It’s these occasions that draw families together that make me wonder what was so  wrong with my family that my husband left us for someone else.  I know he hasn’t actually divorced our daughters, but that’s the way it feels to me because we weren’t just a couple with children, we were “us.”  The four of us.  An entity that looked out from the homemade photo on our family Christmas card with hearts conjoined.  Something greater than the sum of its parts.  That us is as gone as if we’ve been photo-shopped out of existence and now there’s no one there posed in front of the mantle or the tree or the poinsettias or the wreathed front door.  The four of us are gone. And I am, one year and five months later, still grieving the loss.

What was wrong with going to Mass and singing Christmas Carols on Christmas Eve with the night just cold enough to make us remember the Midwestern childhoods my husband and I spent growing up with our own families?  What was wrong with our dinner out at our favorite restaurant watching the glow of one another’s faces in the candlelight and then going home to light the fire and open presents? 

Okay, I admit it--there  were things that were wrong and we knew it, but still we were us.  Our family struggling through some of that togetherness--together.  And I miss it.  Imperfections and all.

Saturday, December 20, 2008

Bachelor #2

I went to dinner with another date tonight. He's a writer and we have a lot in common. Our meal together was very, very pleasant. High energy and vivacious. I liked him well enough to see him again, but maybe he's not that into me. I have no idea, really. We were on our best smiling behavior and it's just hard to read  a total stranger. Dinner or coffee is such a common first date, but there's a certain amount of pressure in that endeavor--staring into someone's eyes while stuffing things into your mouth or slurping something hot while trying not to dribble.  It's, well........a little too intimate, maybe. The hiking date was easier in a lot of ways. I didn't wonder what to wear and we  could walk and talk without being forced into eye contact while chewing.
I've made email contact with 3 other guys, too and will maybe date them when I get back from this set of travels. The way I see it, it's like when magazines or lit journals allow simultaneous submissions---it's good to get that piece of writing around to several editors at the same time. There's a better chance that it will find a home.  But I looking for a home?  I'm not.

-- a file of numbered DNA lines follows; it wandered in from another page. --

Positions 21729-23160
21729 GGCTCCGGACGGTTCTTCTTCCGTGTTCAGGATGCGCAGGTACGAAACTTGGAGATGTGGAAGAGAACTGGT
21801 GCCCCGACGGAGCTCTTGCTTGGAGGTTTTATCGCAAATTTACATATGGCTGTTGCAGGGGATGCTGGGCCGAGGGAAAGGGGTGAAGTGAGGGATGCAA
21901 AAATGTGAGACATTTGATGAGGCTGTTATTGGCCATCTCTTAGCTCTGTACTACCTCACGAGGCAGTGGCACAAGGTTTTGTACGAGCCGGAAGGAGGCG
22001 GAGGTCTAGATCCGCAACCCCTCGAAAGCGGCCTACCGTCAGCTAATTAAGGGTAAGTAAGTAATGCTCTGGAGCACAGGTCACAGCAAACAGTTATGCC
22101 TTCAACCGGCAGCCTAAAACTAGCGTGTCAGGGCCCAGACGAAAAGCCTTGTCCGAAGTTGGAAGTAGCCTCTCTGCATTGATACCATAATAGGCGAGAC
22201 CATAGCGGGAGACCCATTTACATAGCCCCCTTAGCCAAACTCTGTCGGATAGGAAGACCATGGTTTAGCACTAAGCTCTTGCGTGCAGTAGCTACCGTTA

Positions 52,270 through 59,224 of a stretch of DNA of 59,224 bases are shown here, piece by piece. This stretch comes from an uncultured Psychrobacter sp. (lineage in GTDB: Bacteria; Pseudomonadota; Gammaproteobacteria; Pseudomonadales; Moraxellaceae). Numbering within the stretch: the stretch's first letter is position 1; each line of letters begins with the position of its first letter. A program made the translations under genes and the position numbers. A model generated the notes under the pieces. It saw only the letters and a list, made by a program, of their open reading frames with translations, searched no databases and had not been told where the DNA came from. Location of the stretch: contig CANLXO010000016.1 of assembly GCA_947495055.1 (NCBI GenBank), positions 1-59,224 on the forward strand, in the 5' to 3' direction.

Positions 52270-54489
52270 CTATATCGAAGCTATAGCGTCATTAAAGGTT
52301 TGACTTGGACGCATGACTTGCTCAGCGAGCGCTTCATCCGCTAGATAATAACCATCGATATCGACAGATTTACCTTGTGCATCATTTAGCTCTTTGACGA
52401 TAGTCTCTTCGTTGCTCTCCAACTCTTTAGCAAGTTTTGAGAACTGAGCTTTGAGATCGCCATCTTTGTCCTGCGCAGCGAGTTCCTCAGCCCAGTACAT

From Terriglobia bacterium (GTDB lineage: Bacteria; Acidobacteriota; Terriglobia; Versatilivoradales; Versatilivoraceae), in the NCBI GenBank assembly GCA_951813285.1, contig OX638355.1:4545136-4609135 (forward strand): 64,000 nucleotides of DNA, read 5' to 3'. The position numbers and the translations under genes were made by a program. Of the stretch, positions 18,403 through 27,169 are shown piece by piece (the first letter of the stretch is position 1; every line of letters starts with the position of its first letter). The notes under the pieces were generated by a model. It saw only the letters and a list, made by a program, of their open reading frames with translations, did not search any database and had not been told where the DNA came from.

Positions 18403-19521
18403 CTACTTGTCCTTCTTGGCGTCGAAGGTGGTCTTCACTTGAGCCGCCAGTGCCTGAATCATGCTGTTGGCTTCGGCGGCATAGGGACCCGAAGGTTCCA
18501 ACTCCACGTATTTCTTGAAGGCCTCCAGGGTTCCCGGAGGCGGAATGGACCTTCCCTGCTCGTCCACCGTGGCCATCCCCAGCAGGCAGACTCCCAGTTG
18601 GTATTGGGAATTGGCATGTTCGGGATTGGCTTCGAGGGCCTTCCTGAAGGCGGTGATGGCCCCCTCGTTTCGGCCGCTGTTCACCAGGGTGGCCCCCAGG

So this is where it gets complicated.

Dancing in the Dark

I had the second date with the guy I met for the first time last weekend. After we decided to get together again, I suggested we attend the Christmas open house of my favorite L.A. modern dance company.  I guess the standard dating advice givers might throw up their hands at this. Modern dance isn't everyone's cup of tea, but why pull punches is my attitude.  Here's what I like.  Here's who I am. Why waste time?  And after all, I'm willing to try new stuff, too. Wanna take me to Vegas?  Hell, I'll go. Nascar? You bet. I've never enjoyed these things in the past. But having the person you love reject the past you concocted together is a great way to open your mind to new things. My date seemed to enjoy our evening, although he told me that a few years ago he would have scoffed.
Anyway, before the dance stuff we had dinner in an incredibly raucous bar with the Laker game on a screen almost as big as the stage the dancers performed on.  We had to sit close and talk into each other's ears and found out that we both love to watch basketball.   I wonder if there could be a Match couple more different than this guy and me.  I ask myself why I like him,  and the best thing I can come up with is that he seems like a really good person....and that I like his face (not typically handsome) and his eyes. He's studied Tai Chi for 30 years (and teaches it) and has all this eastern spiritual stuff going on and I can't imagine what he sees in me.........all I can figure is that he's as willing as I am to open heart and mind to something new.
Dating.  A leap of faith--like the dancers in a Diavolo performance.
Go see them at Santa Monica City College February 20th and 21st.

Saturday, December 13, 2008